1. Hi Jana, Congrats on the invite. I hope it goes well and inspires you to seek more ways to use Zoom to connect with the world. It’s very gratifying to know you will use my work to help you. Please do keep us updated. Consider using one of your images as your virtual background. Here is a YouTube video to show how to use it.

  2. Hi Barney.

    Greetings from the mountains of South West China (am from NZ, but living a van life here, after backpacking the developing world for 30 years).

    Anyway, I’ve been following you for years but this is my first comment here. Simply, thank you for your endless encouragement and wisdom!

    Storytelling will be my way to an art break thru, one day 😃

    Regards – Michael.

  3. Hey Barney, I hope you’re having blessed day 🙂

    I just read this article and I cant see how I can storytelling my live using photography .

    I want to be an artist by using photography and create images that show the masterpieces of our Lord Jesus.

    At really gets my attention is sunrises, sunsets (the way we seen the colors and their effect on the clouds! ) , wildlife and nature.

    Around me I always had the feeling that “photo-art “ is only good as an hobby but I believe that it can be our work.

    I feel like I’m trying to get to a destination but I don’t have all the directions 🙂

    What would be your advice??

    Thank you and may our Lord bless you !!

    1. My advice is to go for it. Make the connections between your faith and your images in your stories. Be genuine and show your passion for your faith and your imagery. Be as professional as you can. You have everything to gain and nothing to lose.

  4. This was a very helpful article. I've resd other articles on this topic but this one allowed me to see how to "connect te dots." Thank you!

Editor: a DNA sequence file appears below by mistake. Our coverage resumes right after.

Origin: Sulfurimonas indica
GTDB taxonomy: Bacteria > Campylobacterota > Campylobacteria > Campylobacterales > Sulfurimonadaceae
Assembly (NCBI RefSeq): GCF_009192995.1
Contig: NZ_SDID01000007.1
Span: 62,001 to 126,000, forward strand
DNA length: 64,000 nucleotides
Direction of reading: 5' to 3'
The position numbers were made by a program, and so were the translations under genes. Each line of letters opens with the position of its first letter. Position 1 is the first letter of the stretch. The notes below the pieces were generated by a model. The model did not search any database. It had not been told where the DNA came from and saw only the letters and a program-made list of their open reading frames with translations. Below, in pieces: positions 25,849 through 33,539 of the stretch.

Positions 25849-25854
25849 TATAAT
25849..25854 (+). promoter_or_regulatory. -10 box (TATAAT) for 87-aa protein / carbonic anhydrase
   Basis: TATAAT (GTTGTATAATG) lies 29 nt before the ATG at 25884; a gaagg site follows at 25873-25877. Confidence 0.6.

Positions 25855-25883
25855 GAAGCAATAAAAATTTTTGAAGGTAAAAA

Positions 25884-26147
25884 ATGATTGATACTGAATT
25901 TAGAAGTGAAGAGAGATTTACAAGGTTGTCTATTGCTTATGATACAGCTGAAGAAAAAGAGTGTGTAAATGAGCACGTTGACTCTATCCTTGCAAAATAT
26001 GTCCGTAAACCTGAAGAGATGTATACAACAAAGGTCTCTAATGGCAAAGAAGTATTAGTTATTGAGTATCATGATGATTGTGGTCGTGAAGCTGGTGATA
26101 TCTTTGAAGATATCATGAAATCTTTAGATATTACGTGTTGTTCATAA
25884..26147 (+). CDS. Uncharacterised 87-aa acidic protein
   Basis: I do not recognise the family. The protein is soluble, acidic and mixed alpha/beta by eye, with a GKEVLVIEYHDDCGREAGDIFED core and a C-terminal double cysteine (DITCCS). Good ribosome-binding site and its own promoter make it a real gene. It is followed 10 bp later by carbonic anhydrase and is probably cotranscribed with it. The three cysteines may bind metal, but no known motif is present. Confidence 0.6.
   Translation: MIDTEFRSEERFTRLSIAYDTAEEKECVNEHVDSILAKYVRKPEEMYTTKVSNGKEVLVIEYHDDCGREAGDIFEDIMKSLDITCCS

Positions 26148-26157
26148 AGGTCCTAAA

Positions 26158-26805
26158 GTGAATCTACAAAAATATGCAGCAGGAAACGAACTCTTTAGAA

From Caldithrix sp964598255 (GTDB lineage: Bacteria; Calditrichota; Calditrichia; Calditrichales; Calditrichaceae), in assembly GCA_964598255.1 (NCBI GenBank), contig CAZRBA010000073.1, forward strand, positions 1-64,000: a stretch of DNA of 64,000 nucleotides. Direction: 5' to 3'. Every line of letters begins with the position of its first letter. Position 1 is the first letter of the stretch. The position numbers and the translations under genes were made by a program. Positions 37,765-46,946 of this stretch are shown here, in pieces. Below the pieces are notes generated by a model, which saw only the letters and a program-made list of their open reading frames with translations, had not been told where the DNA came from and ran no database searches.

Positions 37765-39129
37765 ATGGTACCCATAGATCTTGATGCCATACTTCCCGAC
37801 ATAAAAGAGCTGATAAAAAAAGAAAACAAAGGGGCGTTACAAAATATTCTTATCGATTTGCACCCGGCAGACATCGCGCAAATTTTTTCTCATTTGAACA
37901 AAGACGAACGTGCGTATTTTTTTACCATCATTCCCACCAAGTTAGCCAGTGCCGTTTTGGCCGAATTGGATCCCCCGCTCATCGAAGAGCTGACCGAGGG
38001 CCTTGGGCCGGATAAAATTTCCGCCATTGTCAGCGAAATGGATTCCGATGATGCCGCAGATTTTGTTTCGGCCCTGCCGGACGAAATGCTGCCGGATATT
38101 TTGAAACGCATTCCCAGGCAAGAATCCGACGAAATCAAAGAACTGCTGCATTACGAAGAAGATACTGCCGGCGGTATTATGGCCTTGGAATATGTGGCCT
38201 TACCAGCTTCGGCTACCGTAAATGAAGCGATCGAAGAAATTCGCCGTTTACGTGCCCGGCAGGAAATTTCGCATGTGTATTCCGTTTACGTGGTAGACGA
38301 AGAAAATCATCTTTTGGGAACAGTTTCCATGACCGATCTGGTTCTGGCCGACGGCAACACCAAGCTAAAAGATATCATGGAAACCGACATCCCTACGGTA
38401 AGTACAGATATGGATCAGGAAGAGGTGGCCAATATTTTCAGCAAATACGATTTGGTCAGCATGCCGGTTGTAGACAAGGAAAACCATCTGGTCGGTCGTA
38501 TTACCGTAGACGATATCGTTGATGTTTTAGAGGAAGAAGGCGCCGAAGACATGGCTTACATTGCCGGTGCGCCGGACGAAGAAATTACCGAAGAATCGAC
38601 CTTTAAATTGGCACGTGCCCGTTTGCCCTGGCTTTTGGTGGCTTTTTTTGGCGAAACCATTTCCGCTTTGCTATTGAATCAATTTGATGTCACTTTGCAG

1. Hi Diane,
      It is a challenge to get started, especially on your own. Keep asking “Why?” and “And so” to uncover the info you need. Why did you become an artist? What obstacles or boosts to your goal of becoming an artist did you encounter? Who helped you? What is it about art that pulled you in? Think up as many questions like that as you can. If you were a reporter asking a famous artist questions what would you ask them? Whatever answers you give, ask the follow-up question, “And so?”

  5. I very much enjoyed reading your article. It was very helpful in making me understand the importance of the "personal story" or "journey" as a conduit to the art itself. I have painted and composed music for many years. I understand that we live in the digital age, whether we like it or not. I am at times daunted by the task of communicating in that world, however, I know that I must. Art can be a very lonely endeavor, but it becomes much more so when one fails to communicate with others. I am at that crossroads. I might add, finally, that your joy in helping us understand the work of the artist, is very evident. It's great to find that thing which gives one joy. That. I believe, is how good art is created.

    1. Thanks for your observations and comments. You’re right about the digital age it is full-on. We may be headed for new frontiers, but the tech and we still rely on stories for the heart of their communication. Stories are vectors that scale to meet the need. You are telling stories in your comments. There are threads to build more thoughts and communication. Don’t sweat communicating in the digital age, you’re doing a fine job of it here. That’s what you do. Find some places where you feel comfortable to comment on posts or offer something of value in other ways. The platform is secondary to the interest. Find places you like to hang and you will fit right in with your tribe there.